Three types of artificial ponds in Hyderabad ready for immersion

Idols shorter than six feet are being submerged in the temporary water bodies across city
A worker erects an artificial pond for Ganesha idol immersion in Hyderabad on Wednesday | Vinay Madapu
A worker erects an artificial pond for Ganesha idol immersion in Hyderabad on Wednesday | Vinay Madapu

HYDERABAD: With a festive mood enveloping the entire city, the Greater Hyderabad Municipal Corporation (GHMC) has begun readying three categories of artificial ponds over the next one week for the immersion of Lord Ganesha idols which are less than six feet in height.

The portable prefabricated fibre-reinforced plastic water ponds, temporary excavation water tanks, and baby ponds across the twin cities are being set up. The objective is to ensure that the existing water bodies would be spared to the extent possible immersion of Plaster of Paris (PoP) idols.

As many as 24 portable water tanks, 23 excavated water tanks and seven baby ponds, totalling 74, have been readied. GHMC officials and sanitation staff have been drafted for duties at these water ponds to receive the idols from the devotees and immerse them in these artificial water ponds.

The civic body wanted the devotees to immerse small and medium Ganesha idols in the temporary water ponds and cooperate in environmental protection. The help of local police is proposed to be taken to guide the pandal organisers and individual devotees to immerse the small and medium-sized idols at these artificial water ponds without any difficulties.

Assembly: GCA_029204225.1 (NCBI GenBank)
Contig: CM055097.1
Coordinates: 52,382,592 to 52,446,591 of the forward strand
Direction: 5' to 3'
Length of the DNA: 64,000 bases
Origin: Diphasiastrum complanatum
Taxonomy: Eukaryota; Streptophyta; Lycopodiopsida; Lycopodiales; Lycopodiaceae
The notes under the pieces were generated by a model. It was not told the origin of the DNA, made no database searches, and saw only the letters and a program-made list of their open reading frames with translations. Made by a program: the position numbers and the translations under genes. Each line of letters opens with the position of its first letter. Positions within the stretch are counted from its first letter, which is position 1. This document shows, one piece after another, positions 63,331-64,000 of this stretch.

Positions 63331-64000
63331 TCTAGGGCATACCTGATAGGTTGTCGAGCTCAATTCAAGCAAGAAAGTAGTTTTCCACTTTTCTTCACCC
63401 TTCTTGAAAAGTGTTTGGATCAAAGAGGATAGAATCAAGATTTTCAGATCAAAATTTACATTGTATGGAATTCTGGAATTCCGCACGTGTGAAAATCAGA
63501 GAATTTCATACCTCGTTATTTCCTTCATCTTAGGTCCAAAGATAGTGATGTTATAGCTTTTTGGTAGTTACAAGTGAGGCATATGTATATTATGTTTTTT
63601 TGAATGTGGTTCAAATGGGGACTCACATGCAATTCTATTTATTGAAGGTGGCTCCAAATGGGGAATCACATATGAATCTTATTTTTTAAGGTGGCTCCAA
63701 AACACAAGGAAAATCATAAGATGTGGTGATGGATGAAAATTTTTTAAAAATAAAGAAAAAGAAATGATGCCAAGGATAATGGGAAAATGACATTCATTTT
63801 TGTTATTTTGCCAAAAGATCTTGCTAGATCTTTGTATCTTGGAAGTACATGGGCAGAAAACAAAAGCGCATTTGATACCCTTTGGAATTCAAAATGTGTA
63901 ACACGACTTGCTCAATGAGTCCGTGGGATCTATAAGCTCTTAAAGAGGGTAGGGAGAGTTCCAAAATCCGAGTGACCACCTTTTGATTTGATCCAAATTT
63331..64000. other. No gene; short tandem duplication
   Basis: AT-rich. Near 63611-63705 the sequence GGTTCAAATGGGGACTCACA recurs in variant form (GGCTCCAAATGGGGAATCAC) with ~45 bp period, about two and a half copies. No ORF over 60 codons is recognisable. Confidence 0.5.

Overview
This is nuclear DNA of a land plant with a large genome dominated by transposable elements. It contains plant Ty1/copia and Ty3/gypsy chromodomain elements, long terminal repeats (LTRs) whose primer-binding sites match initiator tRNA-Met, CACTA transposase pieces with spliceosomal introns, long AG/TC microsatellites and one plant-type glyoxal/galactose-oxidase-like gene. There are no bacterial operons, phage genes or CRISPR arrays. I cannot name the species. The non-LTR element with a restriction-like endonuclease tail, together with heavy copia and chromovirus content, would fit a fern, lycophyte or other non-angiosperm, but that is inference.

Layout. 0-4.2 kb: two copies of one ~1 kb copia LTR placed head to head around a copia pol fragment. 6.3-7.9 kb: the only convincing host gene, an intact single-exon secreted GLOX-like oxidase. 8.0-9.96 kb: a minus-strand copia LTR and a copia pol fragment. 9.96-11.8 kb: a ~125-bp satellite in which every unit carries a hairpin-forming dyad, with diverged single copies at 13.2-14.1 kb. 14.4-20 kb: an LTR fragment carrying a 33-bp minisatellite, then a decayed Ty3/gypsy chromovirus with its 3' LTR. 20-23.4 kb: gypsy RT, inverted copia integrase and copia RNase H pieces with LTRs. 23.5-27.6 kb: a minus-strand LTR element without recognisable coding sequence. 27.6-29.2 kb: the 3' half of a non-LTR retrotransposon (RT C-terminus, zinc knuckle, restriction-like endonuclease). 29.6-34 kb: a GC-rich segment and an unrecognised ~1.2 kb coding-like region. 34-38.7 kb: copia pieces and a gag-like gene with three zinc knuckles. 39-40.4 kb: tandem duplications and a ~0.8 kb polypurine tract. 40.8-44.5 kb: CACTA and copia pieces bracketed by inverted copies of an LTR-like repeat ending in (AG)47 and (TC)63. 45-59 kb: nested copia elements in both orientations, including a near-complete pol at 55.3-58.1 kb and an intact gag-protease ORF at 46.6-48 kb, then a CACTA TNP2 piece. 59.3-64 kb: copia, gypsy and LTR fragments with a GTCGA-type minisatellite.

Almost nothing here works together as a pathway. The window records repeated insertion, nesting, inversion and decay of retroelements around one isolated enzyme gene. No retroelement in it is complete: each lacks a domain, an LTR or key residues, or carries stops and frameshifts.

GHMC officials told TNIE that the exercise of establishing portable and excavated water tanks has been completed and for baby ponds, minor repairs and cleaning is being undertaken and once they are cleaned they will be filled with fresh water. The initiative to set up artificial ponds is aimed to ensure that devotees need not travel long distances for immersion, but also avoid crowding during the festive period.

The portable water pond is of 20 metres X 10 metres with a depth of  1.35 to 1.50 metres where idols up to four feet height can be immersed in them with ease, while the excavated tanks will be six feet deep and then cover the base and the sides with a  black polythene cover sheet, to ensure that the water and pollutants do not seep into the ground. Once the rituals are over, the immersion material and puja leftovers will be segregated and taken to the landfill for treatment and disposal.

After the completion of the festivities, portable ponds will be dismantled and will be kept in storerooms for use for the following years while the excavated ponds will be levelled to the surface of the ground, they added.

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The New Indian Express